Our levels of self-deception are often staggering. We lie to ourselves about big and small things, concealing our true motivations and creating elaborate self-justifications. This very human tendency happens because our egos are too fragile and untrained in honesty to call a spade a spade, and just be done with it.
But each lie we tell ourselves is a step away from an authentic life: one where we are being true to what’s important to us.
So just how can we overcome self-deception?
can we ever really know ourselves?
In our defence, true self-awareness is hard. We have to deal with cognitive biases, limiting beliefs from childhood, and all of the weird and awful cultural standards we adopted to fit in.
But we do need to at least attempt to de-condition ourselves from this stuff. Otherwise, authentic happiness gets further and further away from us.
fives ways to practice self honesty
The five are:
- Stopping turning a blind eye to what’s not working.
- Working at being humble in our interpretations of reality and events.
- Question our true intentions.
- Catch ourselves lying in the act (there are clues).
- Commit to learning from the lies and for more self-honesty.
stop turning a blind eye
Ever stayed in a relationship for too long? What about a career or job? I’ve done it; you’ve done it. We’ve all done it.We all know though that ignoring our problems won’t fix them. They just grow.
Although it is challenging to stop lying to ourselves about why we stay in blatantly wrong situations (it takes courage to even admit to ourselves that things aren’t working), it is ultimately worse to spend your life stuck. The trade off is between temporary discomfort before increased freedom and self-esteem, versus the cushioned comfort we get by continuing on. For me, it’s no contest.
work on humility
What has not being humble got to do with self-deception?
We need to be willing to admit we don’t know. When you think about it, whenever we are overly invested in our way of doing things, self-honesty is going to be called into question.
We often assume we know a thing, and we act in stubborn and irrational ways. We also ignore evidence that may contradict our current beliefs (it’s called confirmation bias).
Understanding our limitations keeps us open to new information and knowledge. This also allows us to be more flexible with our beliefs and modify them when presented with new information.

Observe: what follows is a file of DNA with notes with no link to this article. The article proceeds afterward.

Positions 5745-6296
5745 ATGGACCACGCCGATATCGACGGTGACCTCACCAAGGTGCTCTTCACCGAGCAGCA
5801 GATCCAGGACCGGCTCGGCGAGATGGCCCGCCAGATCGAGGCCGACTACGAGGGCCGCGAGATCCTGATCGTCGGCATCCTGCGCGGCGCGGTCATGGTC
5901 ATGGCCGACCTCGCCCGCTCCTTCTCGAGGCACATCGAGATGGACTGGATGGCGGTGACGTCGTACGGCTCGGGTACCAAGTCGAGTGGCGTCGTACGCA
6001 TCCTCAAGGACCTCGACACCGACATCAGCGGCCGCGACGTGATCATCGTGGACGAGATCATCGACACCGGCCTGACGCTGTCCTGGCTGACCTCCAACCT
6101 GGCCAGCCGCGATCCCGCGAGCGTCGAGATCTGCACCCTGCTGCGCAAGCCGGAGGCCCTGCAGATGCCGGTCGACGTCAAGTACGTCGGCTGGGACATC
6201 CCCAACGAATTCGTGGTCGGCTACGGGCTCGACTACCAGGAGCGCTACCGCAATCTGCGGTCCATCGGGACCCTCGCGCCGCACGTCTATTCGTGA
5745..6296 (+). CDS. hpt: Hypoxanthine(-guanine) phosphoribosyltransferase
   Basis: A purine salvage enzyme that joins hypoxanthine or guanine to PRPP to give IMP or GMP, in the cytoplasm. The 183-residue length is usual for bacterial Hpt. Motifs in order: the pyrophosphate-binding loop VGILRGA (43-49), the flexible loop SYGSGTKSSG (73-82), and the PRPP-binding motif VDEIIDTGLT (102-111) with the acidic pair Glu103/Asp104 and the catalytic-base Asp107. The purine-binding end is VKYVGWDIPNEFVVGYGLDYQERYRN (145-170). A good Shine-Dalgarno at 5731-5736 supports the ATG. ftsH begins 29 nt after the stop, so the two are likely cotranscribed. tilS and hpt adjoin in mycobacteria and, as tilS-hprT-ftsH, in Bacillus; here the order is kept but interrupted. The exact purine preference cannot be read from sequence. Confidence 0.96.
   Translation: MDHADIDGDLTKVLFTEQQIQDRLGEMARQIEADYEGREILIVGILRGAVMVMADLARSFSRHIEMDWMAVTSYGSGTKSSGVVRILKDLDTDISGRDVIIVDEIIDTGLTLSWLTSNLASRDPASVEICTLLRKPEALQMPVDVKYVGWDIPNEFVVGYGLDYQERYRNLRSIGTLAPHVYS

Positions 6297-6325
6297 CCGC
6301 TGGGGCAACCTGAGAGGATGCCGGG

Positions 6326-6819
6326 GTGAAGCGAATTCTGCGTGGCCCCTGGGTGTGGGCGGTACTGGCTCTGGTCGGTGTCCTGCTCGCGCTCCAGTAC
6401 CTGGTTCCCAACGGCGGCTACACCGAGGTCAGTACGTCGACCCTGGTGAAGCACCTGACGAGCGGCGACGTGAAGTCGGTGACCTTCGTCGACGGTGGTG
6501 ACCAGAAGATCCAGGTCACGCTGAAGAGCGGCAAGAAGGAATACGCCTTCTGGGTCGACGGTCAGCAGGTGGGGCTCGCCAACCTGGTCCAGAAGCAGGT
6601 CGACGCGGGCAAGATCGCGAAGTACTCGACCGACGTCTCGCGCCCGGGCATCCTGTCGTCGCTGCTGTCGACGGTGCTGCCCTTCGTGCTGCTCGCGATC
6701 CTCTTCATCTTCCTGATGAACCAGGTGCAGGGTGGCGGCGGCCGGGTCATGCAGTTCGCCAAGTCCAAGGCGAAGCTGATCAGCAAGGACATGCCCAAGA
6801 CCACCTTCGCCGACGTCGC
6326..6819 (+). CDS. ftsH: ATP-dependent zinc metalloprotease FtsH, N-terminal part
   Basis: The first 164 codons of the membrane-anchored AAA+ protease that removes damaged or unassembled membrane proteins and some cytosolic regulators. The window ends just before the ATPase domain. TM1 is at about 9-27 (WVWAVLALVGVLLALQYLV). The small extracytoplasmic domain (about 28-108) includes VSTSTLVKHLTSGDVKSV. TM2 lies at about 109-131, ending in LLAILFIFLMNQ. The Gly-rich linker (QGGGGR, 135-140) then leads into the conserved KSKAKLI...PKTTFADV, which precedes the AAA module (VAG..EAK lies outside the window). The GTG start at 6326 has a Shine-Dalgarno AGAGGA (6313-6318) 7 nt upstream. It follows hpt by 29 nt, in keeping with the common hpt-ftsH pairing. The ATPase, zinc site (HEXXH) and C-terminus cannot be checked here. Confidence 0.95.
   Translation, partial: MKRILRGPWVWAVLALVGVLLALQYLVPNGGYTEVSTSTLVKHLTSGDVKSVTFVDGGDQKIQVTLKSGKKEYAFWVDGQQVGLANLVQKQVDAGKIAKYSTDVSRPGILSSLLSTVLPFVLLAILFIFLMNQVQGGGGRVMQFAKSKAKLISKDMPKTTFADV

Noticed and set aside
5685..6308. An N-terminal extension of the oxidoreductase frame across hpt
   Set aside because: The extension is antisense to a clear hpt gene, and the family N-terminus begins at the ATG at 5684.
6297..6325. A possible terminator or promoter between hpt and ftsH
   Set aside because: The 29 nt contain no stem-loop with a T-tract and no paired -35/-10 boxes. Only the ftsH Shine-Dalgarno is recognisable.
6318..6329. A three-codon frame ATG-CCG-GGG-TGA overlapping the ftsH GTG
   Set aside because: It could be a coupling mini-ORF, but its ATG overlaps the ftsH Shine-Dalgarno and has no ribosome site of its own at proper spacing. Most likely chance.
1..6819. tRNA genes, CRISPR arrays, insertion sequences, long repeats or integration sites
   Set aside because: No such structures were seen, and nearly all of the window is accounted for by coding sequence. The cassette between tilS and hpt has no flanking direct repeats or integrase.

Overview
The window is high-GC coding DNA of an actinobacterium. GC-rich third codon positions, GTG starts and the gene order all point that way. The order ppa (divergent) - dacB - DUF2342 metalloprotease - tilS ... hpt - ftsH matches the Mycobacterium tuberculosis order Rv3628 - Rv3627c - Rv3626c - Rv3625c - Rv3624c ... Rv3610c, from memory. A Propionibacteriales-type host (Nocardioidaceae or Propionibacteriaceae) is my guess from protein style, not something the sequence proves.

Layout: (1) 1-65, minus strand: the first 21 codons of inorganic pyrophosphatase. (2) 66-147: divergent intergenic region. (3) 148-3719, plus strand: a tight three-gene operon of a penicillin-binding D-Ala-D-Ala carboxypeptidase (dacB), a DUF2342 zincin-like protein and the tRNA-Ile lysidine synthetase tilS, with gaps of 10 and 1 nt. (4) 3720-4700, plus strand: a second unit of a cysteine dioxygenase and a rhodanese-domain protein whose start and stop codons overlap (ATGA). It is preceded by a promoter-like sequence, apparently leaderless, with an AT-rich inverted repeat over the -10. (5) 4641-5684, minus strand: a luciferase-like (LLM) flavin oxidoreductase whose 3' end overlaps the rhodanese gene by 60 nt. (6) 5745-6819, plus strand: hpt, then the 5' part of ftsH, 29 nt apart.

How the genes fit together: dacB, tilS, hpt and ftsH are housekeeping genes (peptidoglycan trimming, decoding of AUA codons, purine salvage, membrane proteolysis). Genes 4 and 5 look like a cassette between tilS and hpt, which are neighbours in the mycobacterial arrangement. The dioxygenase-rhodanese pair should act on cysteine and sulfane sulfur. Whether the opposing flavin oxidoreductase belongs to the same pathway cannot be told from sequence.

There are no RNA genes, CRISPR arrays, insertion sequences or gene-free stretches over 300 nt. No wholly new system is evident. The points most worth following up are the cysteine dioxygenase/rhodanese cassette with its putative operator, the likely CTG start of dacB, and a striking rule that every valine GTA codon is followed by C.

It would be difficult to be honest without that.
look at your intentions
Self justifications are common, especially when we aren’t in the habit of practising acceptance of our flaws.
Let’s say you want to do something out of pure self-centeredness. If being selfish doesn’t fit in with your image of yourself, then you’re bound to justify your behaviour as ‘I deserve this’ or whatever. We also justify things we want to do as having a higher purpose, when really we are being driven by our desires.
It is better just to be honest. Accepting that sometimes we are lazy or selfish, etc. is the foundation for empowering yourself to behave in a different way if you want to further down the line.
Instead of resisting your negative traits, seek to understand their origin.
catch yourself at it
Clues that point towards self-deception:
When we catch ourselves justifying anything. Self justification becomes unnecessary when you are truly accepting yourself.
Whenever we are attached to a certain outcome. You might start overlooking the evidence of warning flags or when you feeling really attached to something. The classic example of this is making excuses for other people’s behaviour because you love them or want to be with them. This is guaranteed to throw honesty out of the picture.
When the stuff we hide is at risk of being ‘outed’. The more hidden aspects to ourselves that we have, the more a need there is to hide and lie. Think about the things you have been shamed for in the past. Seek to bring your shadow aspects into the light of conscious awareness. While those things are kept in the dark, they’ll be preventing your honesty in some way.
recommit to self-honesty
We’re all going to lie to ourselves from time-to-time. It indicates there is something important to us at stake.
Don’t go overboard with the self-analysis. Instead, try be ‘matter of fact’ with yourself. And be prepared for the reality that telling the truth to yourself isn’t a linear process. I have often thought I had gotten to the root of an issue only to realize later that there was another layer of the onion to peel. As this blogger puts it, it’s about ‘coming back and coming back and coming back’.
Self deception happens; it’s human. As the poet David Whyte said, denial serves a purpose; it keeps us safe from things we aren’t yet ready to take on.
Reversing self-deception isn’t one off work – it’s daily living. We don’t just become completely honest with ourselves overnight. It takes constant vigilance.
Although honesty can be painful, it is also rewarding stuff. Because when that honesty meets our willingness to change, there aren’t any limits on the positive changes we can create for ourselves in life.